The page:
Welcome to the Yale Divinity School Lenten Study, Sacred Land: Common Ground?

Welcome to the Yale Divinity School Lenten Study, Sacred Land: Common Ground?  led by Dean Harold Attridge. This year’s Lenten study blog is a companion resource to a Yale Divinity School Travel Seminar to Israel-Palestine, March 4-17.  Though only 34 people will travel together to participate in the study, it is our hope that through this blog site others will be able to participate and "virtually" accompany the travelers.  

Each weekday during Lent, study material will be posted enabling others to engage in study and resources that seminar participants are following.  Over the coming weeks, the study will engage in exploration of historical as well as contemporary aspects of the faiths and people of the “Holy Land.”  The online blog/study program will include:

  • Feb. 22-24            Introduction and Resources
  • Feb. 27-March 2    Histories of the Holy Land
  • March 5-9             Three faiths/Interfaith
  • March 12-16          Understanding Israel/Palestine
  • March 19-23          Palestinian Christians and Churches of the Middle East
  • March 26-30          Jerusalem
  • April 2-6                (Holy Week) Peace is Possible?


 The program will blend study of ancient and contemporary times to develop a richer understanding of both realities and their interconnectedness.  Portions of the study will include video from meetings and encounters in the Holy Land.  The seminar will explore history as well as the contemporary realities of life for Palestinians and Israelis today.    During each day's travels, we will share experiences by posting commentary, photos and video clips.  Later in Lent, upon our return, we will share longer video segments of interviews, panels, and meetings from the seminar.  Collectively, it is our hope that others will travel with us via the internet, sharing in this Lenten commitment to learn together something of the experience of the "Holy Land" today.

Perhaps the greatest challenge as we begin our seminar is where to begin.  There are so many ways to tell the story of this ancient land and the peoples who reside there today.  Who you are, where you live, your religious identity, and your ethnic identity -- all of these factors and more contribute to a wide range of different and often competing narratives. As we prepare to travel together, we will read a variety of sources and begin to sort through the divergent claims and perspectives.   In the context of Israel/Palestine today, even (and perhaps especially) archeology has become politicized.  How we interpret the past can have very real consequences for the present.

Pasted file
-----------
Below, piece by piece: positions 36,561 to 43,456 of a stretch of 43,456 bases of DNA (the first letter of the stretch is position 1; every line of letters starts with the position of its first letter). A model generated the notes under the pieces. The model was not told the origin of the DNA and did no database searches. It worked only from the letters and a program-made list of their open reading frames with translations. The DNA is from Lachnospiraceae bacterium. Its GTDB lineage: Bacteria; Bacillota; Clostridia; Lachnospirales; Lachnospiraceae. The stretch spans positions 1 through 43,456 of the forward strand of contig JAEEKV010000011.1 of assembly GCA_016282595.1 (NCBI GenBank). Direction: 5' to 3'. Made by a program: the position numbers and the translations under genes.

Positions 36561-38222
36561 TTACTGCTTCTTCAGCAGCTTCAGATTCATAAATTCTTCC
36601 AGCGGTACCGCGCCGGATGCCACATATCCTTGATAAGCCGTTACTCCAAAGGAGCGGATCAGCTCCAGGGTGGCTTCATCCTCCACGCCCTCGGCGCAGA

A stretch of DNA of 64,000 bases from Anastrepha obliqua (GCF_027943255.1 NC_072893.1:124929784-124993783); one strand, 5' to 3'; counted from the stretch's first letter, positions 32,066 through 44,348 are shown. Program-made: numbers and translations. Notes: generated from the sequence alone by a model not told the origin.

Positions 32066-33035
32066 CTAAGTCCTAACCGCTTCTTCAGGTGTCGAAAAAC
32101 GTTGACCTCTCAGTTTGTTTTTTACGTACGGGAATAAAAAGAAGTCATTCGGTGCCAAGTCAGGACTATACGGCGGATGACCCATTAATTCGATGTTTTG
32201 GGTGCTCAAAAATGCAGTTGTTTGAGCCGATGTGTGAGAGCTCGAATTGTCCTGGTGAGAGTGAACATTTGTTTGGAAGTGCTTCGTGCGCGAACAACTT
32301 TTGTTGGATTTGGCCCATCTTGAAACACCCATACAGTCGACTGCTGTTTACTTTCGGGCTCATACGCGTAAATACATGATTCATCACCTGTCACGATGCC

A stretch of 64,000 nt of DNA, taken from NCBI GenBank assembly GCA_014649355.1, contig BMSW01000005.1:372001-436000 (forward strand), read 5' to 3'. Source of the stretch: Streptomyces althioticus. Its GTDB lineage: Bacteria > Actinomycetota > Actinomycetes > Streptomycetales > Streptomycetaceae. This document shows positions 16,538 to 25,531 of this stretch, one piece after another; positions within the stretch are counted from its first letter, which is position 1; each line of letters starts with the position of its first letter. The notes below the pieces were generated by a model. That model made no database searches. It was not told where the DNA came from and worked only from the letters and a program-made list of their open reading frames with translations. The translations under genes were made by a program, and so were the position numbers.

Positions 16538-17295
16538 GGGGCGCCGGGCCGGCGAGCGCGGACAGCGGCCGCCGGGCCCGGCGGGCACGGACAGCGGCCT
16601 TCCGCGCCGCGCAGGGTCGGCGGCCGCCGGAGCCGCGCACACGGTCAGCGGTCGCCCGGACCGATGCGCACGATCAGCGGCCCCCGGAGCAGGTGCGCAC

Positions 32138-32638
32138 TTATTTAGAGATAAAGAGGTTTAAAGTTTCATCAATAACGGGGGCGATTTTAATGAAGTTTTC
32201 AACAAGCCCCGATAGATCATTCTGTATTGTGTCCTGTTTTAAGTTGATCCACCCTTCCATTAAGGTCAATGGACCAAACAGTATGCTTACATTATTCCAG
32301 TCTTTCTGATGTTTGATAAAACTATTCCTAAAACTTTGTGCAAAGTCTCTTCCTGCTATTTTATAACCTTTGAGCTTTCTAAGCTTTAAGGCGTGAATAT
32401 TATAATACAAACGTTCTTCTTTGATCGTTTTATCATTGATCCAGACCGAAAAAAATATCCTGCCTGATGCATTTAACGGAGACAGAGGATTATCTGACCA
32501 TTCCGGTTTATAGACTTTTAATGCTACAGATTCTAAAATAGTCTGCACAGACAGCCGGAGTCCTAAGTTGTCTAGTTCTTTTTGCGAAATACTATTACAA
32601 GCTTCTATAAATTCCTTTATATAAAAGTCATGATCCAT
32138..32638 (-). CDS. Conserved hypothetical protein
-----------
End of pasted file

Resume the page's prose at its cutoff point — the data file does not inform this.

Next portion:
For those who want to read beyond the blog site, for starters, there are many excellent resources we could recommend, but here are a few that seminar participants are reading:  

  • In the Land of Israel  by Amos Oz   (In the early 1980s, Israel's celebrated novelist Amos Oz traveled throughout his country, recording its history as spoken by its inhabitants. This timeless, astonishingly relevant work has been updated.)
  • Bethlehem Besieged: Stories of Hope in Times of Trouble  by Mitri Raheb (Raheb is the pastor of Christmas Church.  A Palestinian Lutheran congregation here presents compelling personal stories of desperation and hope in the midst of lethal conflict, bringing the Palestinian/Israeli conflict up close and personal.)
  • Jerusalem: One City, Three Faiths by Karen Armstrong (A popular/accessible volume, this book unfolds a complex story of spiritual upheaval and political transformation--from King David's capital to an administrative outpost of the Roman Empire, from the cosmopolitan city sanctified by Christ to the spiritual center conquered and glorified by Muslims, from the gleaming prize of European Crusaders to the bullet-ridden symbol of the present-day Arab-Israeli conflict.)
  • Who Are the Christians in the Middle East (second edition) by Betty Jane Bailey and J. Martin Bailey (A helpful resource, the second edition was published by Eerdmans in 2010 in cooperation with the Middle East Council of Churches)   
  • The Holy Land: A Historical Geography from the Persian to the Arab Conquest 536 B.C. to A.D. 640 by Michael Avi-Yonah. (Written by a professor at the Hebrew University of Jerusalem, this is a standard reference work on historical geography.)  
  • A History of the Jewish People in the Age of Jesus Christ (175 BD – AD 135) by Emil Schuerer.  (This nineteenth-century classic in five volumes was updated in the late twentieth century by Oxford historians Geza Vermes and Fergus Millar. It, too, is a standard reference work for the history of the period.)
  • The Holy Land: An Archaeological Guide from Earliest Times to 1700 by Jerome Murphy-O’Connor, O.P. (Written by a Dominican priest and New Testament scholar who has long taught at the Ecole Biblique in Jerusalem, this is a handy guide to all the major archeological sites in Israel and the territories.)     

Tomorrow we will post some suggestions for following the news from Israel / Palestine.  Welcome to this Lenten journey!